How a condescending Honda guy cost the company a sale
Karen and I are looking at buying a new car, and we’ve (sort of) narrowed it down to two options: A Honda Fit or a Kia Soul. Yesterday we took a drive to West Broad Honda (@WestBroadHonda) to look at the Fit. The sales guy we met was a little pushy, but I don’t begrudge him that — it’s his job. No problems there. After looking at a few cars, we decided to take the Fit for a test drive. Karen took the conn as she’s gonna be using it most.
It was parked in a sort of tight spot, but nothing too crazy — she had to make a sharp turn around a parked car to get out, which meant turn, back up a little, turn again. No big deal, right, especially with me in the passenger seat to tell her she had room to maneuver. But things went south.
First, as she’s straightening out, one guy came out and started trying to direct her. We couldn’t understand what he was saying. We thought something was wrong because it wasn’t like we were having a problem. (I.e., she had been doing this all of about 15 seconds. It wasn’t as if she was struggling at all.)
So she rolls down the window and asks, “What do you want me to do?” The guy gestures that she should cut the wheel to the left. (Which, to be honest, wasn’t necessary. I was in the passenger seat and she was fine as she was.) Karen hesitates. Then another guy, standing next to the driver’s side, repeats, “Cut the wheel to the left.”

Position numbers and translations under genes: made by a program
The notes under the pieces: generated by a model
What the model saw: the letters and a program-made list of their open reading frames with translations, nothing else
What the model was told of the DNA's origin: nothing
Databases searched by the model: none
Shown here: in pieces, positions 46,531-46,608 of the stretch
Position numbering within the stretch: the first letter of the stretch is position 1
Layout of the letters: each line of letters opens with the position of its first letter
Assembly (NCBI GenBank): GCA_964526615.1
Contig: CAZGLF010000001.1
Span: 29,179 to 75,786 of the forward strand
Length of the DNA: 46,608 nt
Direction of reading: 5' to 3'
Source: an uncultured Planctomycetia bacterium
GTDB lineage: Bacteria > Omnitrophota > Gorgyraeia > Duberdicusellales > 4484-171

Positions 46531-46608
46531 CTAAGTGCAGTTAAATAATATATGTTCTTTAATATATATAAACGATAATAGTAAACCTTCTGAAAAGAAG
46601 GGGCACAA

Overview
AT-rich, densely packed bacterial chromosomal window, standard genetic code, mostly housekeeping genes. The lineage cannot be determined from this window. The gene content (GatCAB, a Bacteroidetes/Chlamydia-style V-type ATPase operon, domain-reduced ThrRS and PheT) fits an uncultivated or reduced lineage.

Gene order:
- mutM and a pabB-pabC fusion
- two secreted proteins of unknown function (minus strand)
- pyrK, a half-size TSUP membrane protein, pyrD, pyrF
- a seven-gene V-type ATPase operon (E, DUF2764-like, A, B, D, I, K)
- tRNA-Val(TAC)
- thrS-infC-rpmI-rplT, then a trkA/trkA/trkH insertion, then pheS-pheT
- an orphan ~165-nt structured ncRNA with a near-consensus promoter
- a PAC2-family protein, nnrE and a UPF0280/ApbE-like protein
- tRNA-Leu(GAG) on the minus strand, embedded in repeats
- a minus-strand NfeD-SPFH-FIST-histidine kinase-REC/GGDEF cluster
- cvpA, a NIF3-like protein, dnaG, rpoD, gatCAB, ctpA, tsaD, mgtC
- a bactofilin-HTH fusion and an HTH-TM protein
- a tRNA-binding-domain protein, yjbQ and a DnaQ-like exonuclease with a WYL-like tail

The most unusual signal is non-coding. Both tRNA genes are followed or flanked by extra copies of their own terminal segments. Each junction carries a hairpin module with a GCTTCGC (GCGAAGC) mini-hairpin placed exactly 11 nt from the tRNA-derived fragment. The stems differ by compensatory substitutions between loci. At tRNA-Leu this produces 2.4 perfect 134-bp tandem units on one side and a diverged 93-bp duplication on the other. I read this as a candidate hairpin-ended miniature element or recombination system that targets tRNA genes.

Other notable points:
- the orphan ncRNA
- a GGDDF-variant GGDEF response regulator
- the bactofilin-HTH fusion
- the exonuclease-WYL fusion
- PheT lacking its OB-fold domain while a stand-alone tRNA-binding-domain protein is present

And he reaches in the window and turns the wheel for her. Oh boy.
The first guy continues to gesture, unnecessarily, from in front. And I say aloud, “You are making a very big mistake.”
Because, see, Karen has been driving for 30 years. Including a gadzillion tight spots. This spot was no issue at all. It wasn’t like she had been trying over and over to get out; she was taking it slowly because it wasn’t her car. In fact, she spent more time trying to understand what the gesticulating man was saying than she would have just driving out of the spot. Treating her like that was a Very Bad Idea.
She gets out of the spot, stops the car, puts it in Park, and says, “We are not buying a car here.” And we left.
As she pointed out on the way to the Kia dealer, there is no way they would ever have done that — reached into the car and turned the steering wheel — for a man.